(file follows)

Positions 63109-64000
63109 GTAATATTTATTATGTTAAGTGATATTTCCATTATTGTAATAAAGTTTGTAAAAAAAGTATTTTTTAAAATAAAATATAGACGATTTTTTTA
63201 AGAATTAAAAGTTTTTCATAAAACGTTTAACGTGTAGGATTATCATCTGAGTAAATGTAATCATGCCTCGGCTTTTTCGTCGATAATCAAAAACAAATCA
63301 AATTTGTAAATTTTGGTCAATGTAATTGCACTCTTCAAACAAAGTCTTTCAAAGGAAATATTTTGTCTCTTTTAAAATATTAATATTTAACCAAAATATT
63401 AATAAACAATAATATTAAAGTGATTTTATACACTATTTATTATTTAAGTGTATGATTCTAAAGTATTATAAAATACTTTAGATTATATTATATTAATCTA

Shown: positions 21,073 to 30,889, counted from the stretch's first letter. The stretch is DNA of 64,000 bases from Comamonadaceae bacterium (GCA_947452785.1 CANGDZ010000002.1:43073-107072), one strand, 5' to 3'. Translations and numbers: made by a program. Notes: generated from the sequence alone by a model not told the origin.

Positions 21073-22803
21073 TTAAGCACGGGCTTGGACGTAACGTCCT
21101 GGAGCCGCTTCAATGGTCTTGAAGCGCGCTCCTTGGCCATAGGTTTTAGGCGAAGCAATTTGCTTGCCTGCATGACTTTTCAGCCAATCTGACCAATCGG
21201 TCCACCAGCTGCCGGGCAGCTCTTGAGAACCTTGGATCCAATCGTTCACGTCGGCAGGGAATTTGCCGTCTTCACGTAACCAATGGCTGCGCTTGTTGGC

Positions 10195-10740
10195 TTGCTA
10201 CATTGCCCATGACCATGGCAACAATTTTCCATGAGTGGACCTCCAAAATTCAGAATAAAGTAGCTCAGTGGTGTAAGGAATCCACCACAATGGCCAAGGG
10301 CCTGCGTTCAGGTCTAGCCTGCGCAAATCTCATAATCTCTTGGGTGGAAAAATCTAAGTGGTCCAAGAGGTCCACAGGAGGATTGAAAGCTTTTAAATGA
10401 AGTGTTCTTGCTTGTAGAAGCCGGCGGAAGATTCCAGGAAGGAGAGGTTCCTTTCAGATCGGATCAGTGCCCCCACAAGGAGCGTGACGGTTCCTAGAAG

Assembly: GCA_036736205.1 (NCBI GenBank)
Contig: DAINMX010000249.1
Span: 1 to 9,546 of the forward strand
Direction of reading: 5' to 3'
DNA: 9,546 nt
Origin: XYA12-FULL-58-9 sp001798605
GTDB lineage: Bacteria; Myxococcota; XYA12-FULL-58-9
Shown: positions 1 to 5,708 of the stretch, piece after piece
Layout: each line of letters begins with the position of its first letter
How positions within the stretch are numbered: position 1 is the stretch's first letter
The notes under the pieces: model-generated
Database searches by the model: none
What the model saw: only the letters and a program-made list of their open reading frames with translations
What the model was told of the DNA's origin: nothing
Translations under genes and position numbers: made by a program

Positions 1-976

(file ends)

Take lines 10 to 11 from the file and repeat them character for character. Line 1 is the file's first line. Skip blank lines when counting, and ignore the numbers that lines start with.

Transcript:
21201 TCCACCAGCTGCCGGGCAGCTCTTGAGAACCTTGGATCCAATCGTTCACGTCGGCAGGGAATTTGCCGTCTTCACGTAACCAATGGCTGCGCTTGTTGGC

Positions 10195-10740